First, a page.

Blue whales (Balaenoptera musculus) are the largest animals on Earth, but despite their large size, scientists still have many unanswered questions about their biology and ecology. These gentle giants seasonally gather in the Monterey Bay region to feed on small shrimp-like crustaceans called krill.

Blue whales are elusive animals. They can travel large distances underwater very quickly, making them challenging to track. MBARI researchers and collaborators employed a novel technique for tracking blue whales — sound.
MBARI’s MARS (Monterey Accelerated Research System) observatory offers a platform for studying the ocean in new ways. Funded by the National Science Foundation, the cabled observatory provides continuous power and data connectivity to support a variety of instruments for scientific experiments.

In 2015, MBARI researchers installed a hydrophone, or underwater microphone, on the observatory. The trove of acoustic data from the hydrophone has provided important insights into the ocean soundscape, from the migratory and feeding behaviors of blue whales to the impact of noise from human activities.

In 2019, MBARI and the Naval Postgraduate School installed a second hydrophone on the observatory. The directional hydrophone gives the direction from which a sound originated. This information can reveal spatial patterns for sounds underwater, identifying where sounds came from. By tracking the blue whales’ B call — the most powerful and prevalent vocalization among the regional blue whale population — researchers could follow the movements of individual whales as they foraged within the region.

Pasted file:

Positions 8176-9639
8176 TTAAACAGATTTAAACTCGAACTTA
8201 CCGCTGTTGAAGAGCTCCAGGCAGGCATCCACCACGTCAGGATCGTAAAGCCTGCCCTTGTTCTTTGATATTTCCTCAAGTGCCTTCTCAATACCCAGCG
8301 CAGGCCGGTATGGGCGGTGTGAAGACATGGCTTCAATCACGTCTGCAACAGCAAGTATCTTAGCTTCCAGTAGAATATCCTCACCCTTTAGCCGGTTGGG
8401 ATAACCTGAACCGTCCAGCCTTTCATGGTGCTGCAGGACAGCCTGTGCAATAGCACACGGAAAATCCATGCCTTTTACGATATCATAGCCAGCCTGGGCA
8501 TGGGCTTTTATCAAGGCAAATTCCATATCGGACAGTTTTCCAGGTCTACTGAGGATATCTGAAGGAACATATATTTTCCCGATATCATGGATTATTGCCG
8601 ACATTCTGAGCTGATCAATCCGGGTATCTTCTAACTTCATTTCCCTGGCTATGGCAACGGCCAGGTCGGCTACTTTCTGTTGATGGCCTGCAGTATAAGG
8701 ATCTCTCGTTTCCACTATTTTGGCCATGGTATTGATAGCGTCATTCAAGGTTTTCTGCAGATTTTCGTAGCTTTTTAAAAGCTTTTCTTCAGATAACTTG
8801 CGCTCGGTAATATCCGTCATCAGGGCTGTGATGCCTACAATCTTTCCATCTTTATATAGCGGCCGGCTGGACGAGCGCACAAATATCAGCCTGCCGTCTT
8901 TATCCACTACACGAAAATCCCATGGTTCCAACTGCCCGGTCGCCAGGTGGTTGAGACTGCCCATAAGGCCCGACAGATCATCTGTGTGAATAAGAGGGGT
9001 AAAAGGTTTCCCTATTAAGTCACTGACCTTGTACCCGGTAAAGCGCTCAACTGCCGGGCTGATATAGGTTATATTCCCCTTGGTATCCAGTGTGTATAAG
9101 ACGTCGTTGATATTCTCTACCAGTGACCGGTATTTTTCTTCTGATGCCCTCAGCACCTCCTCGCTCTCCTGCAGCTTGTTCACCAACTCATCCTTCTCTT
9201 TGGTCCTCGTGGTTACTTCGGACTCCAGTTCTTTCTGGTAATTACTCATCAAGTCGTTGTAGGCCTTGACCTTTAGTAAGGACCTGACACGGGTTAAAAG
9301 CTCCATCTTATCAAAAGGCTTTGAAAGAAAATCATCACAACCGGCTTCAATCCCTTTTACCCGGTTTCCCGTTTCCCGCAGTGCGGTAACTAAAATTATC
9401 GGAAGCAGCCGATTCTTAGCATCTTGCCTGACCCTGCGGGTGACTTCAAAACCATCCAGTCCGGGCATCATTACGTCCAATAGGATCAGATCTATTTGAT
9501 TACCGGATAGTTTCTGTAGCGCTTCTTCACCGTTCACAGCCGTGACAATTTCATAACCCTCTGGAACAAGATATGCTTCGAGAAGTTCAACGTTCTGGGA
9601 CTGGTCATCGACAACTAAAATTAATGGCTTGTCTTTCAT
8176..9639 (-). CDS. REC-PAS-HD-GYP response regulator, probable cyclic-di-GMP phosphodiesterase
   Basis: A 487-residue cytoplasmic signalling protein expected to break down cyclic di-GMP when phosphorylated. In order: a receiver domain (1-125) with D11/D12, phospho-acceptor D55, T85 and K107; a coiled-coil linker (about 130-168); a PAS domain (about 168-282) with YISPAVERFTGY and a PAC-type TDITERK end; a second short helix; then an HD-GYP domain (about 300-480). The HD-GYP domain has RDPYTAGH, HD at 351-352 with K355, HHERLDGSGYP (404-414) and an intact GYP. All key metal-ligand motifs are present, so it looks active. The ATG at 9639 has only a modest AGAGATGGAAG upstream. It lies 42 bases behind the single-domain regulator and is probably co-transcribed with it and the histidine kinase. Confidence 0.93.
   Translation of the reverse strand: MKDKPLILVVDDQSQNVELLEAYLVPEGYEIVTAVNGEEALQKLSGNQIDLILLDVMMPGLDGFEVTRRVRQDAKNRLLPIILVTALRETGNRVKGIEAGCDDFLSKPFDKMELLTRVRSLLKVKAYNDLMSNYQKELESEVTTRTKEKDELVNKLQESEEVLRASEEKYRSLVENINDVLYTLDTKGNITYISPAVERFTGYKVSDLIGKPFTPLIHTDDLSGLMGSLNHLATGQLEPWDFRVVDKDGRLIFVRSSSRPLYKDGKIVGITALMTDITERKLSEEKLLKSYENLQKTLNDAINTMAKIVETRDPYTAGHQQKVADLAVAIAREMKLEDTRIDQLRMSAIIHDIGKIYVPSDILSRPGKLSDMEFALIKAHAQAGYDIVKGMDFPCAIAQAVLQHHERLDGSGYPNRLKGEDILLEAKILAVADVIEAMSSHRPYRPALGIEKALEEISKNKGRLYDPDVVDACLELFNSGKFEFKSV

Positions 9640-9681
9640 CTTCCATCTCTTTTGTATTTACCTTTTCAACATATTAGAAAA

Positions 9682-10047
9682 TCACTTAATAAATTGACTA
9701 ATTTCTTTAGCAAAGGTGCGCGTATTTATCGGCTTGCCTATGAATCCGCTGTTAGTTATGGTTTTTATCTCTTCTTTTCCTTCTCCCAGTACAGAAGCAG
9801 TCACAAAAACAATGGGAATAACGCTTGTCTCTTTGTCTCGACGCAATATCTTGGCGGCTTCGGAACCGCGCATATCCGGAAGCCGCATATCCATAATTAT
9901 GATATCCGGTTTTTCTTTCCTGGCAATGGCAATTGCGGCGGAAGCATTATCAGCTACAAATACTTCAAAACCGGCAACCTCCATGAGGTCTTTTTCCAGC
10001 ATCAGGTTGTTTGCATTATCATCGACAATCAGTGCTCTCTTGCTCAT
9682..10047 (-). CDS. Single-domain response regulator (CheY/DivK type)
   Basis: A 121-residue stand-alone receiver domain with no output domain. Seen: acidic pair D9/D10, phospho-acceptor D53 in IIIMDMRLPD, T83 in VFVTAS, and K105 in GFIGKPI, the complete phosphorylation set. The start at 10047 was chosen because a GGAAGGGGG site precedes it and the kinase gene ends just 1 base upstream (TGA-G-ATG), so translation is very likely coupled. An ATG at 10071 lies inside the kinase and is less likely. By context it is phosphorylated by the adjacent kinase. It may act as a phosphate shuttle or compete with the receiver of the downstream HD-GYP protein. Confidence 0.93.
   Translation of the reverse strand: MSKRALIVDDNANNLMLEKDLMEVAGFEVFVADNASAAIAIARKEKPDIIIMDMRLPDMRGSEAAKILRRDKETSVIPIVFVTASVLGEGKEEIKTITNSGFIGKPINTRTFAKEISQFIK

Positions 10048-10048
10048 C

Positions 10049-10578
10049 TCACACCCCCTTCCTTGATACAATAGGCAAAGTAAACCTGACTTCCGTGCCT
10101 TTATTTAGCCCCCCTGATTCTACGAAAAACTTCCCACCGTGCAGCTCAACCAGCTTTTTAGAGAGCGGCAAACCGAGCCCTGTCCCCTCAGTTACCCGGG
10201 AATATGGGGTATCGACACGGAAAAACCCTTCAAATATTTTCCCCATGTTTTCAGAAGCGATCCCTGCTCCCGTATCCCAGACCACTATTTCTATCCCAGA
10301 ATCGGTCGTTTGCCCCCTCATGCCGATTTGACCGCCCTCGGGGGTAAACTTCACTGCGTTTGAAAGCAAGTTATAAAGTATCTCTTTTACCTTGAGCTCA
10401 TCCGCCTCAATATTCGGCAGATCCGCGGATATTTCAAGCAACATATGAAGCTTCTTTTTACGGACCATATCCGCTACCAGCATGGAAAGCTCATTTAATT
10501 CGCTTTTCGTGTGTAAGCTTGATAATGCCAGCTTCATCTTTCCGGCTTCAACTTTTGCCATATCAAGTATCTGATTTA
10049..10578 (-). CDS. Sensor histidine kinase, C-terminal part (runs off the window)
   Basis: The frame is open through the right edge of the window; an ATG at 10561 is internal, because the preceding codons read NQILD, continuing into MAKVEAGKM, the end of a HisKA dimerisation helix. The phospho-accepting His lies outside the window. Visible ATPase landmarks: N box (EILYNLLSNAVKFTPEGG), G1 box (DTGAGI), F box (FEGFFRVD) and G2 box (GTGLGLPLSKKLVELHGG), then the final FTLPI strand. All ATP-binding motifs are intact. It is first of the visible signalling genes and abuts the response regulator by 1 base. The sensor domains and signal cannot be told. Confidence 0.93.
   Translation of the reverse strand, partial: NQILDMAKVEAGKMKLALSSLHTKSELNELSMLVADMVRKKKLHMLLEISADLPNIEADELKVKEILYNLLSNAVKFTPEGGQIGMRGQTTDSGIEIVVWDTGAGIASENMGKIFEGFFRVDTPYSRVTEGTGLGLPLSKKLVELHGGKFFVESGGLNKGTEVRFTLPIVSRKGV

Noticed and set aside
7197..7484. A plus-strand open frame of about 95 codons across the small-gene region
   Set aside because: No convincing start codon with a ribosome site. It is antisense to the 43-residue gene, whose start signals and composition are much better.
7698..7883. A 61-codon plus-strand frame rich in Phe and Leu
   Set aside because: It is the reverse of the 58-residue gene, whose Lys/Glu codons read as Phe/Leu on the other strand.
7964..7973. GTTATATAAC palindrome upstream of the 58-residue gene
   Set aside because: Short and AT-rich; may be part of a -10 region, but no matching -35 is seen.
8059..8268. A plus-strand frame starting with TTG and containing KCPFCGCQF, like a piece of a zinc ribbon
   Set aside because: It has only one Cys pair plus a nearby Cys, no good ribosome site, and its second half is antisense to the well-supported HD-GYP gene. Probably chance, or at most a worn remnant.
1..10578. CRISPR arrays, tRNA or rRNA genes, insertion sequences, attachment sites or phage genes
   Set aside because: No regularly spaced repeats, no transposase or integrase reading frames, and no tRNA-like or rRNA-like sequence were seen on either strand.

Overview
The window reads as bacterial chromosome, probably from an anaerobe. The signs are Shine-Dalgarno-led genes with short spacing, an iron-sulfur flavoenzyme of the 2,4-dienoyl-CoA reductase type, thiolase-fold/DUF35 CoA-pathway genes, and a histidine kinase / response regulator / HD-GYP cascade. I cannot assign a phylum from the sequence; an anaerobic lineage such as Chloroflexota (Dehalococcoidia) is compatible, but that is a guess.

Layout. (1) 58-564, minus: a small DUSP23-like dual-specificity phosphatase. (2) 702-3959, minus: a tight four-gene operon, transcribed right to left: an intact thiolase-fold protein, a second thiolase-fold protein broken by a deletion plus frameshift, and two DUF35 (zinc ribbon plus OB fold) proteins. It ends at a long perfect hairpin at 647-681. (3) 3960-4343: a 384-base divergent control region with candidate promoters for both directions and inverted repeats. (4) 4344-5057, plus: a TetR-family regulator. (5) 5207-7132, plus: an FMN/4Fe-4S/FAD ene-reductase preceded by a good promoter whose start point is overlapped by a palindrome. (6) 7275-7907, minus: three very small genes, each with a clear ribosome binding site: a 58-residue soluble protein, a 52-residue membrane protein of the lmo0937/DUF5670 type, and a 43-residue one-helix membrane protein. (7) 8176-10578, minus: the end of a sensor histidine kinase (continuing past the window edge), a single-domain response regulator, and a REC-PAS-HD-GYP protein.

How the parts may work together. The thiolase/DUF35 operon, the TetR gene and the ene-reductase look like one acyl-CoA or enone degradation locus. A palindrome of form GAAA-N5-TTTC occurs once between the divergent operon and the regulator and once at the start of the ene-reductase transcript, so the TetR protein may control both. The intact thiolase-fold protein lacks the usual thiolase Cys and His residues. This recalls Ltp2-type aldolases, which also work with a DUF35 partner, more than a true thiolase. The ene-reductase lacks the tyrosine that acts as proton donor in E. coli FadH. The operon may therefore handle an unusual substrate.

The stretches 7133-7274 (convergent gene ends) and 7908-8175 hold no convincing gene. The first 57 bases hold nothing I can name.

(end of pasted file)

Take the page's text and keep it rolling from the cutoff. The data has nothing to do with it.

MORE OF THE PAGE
Researchers compared the directional hydrophone’s recordings to data logged by tags that scientists from Stanford University had previously deployed on blue whales. Validating this new acoustic tracking method opens new opportunities for simultaneously logging the movements of multiple whales. It may also enable animal-borne tag research by helping researchers find whales to tag. “The integrated suite of technologies demonstrated in this paper represents a transformative tool kit for interdisciplinary research and mesoscale ecosystem monitoring that can be deployed at scale throughout protected marine habitats.

This is a game changer and brings both cetacean biology and biological oceanography to the next level,” said Jeremy Goldbogen, an associate professor at Stanford University’s Hopkins Marine Station and a coauthor of the study.

This new methodology has implications not only for understanding how whales interact with their environment and one another but also for advancing management and conservation.

Despite protections, blue whales remain endangered, primarily from the risk of collisions with ships. This study showed that blue whales in Monterey Bay National Marine Sanctuary regularly occupy habitat transected by shipping lanes. Acoustic tracking of whales may provide real-time information for resource managers to mitigate risk, for example, through vessel speed reduction or rerouting during critical periods.

“These kinds of integrated tools could allow us to spatially and temporally monitor, and eventually even predict, ephemeral biological hotspots. This promises to be a watershed advancement in the adaptive management of risks for protected and endangered species,” said Brandon Southall, president and senior scientist for Southall Environmental Associates Inc. and a coauthor of the research study.